Safe Rear-Facing Travel
CYBEX recommends that children travel in rear-facing car seats for as long as possible, ideally up to the age of four. When a child is properly restrained rear-facing, the head and neck move together with the car seat, allowing the crash force to be spread across the shell of the car seat. This protects the child's head, neck, and torso, reducing the risk for a neck and spine injury.
This recommendation is supported by Transport Canada which states all infants and toddlers should ride in a rear-facing car safety seat (CSS) as long as possible, until they reach the highest weight or height allowed by their car seats manufacturer.
Transitioning to Forward-Facing
When the time comes to transition your child to a forward-facing position, we recommend keeping them in a 5-point harness until they reach the maximum weight or height limit.
In the event of a crash, the harness transfers the forces of the crash to these stronger points of the body and into the seat.
Remember to always use the tether as it reduces the forward movement of the seat by 4 - 6 inches dramatically improving the car seat's performance.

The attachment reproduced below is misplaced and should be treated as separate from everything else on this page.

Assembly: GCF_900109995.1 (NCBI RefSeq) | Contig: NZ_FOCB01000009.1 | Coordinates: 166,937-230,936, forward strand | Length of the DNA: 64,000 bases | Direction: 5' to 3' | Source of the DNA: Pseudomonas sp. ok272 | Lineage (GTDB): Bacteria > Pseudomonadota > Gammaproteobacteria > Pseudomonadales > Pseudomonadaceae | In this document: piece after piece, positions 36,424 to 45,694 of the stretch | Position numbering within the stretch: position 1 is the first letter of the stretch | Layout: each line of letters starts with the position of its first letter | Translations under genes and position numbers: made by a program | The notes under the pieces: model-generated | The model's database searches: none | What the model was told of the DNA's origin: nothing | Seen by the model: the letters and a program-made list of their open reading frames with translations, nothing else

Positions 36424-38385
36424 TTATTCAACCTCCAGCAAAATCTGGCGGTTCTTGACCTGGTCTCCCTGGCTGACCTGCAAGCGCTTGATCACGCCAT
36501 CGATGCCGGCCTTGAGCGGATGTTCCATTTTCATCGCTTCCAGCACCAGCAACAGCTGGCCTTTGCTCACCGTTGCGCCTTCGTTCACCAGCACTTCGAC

Enhanced Safety: High-Back Booster Seats
Booster seats play an important role in your child’s car seat journey and help older children stay safe when they have outgrown their harnessed seat but are not big enough for the seat belt alone. A booster raises the child up in the seat so that the seat belt can be appropriately fitted into the right position on the child’s body.
We recommend using a booster seat equipped with an adjustable backrest and lateral side-impact protection.
Top 5 Car Seat
Tip #1: Select the right seat
for your child’s age and size
Do not transition your child to the next stage of car seat until they have outgrown their current stage seat: Rear Facing > Forward Facing > Booster > Vehicle Seat Belt.
Tip #2: A secure installation
moves less than 1 inch.
Make sure you test for tightness at the car seat belt path. Testing anywhere else on the car seat may show movement that is actually expected and okay.
Tip #3: Find the right
When rear-facing the harness should be positioned at or below the child’s shoulders. When forward-facing the harness should be positioned at or above the shoulders. And do not forget, the chest clip should be positioned at the child’s armpit level.
Tip #4: Make sure the
harness is snug
You should not be able to vertically pinch harness webbing together between your fingers when testing near the child’s shoulders.
Tip #5: Use the tether
When properly installed, the use of the tether can help reduce the distance a child’s head moves in a crash by 4 – 6 inches. Using the tether could be the difference between a brain injury or no injury at all.
Campaign images contain localized and previous generations of the products shown, which may no longer be available or available for your country.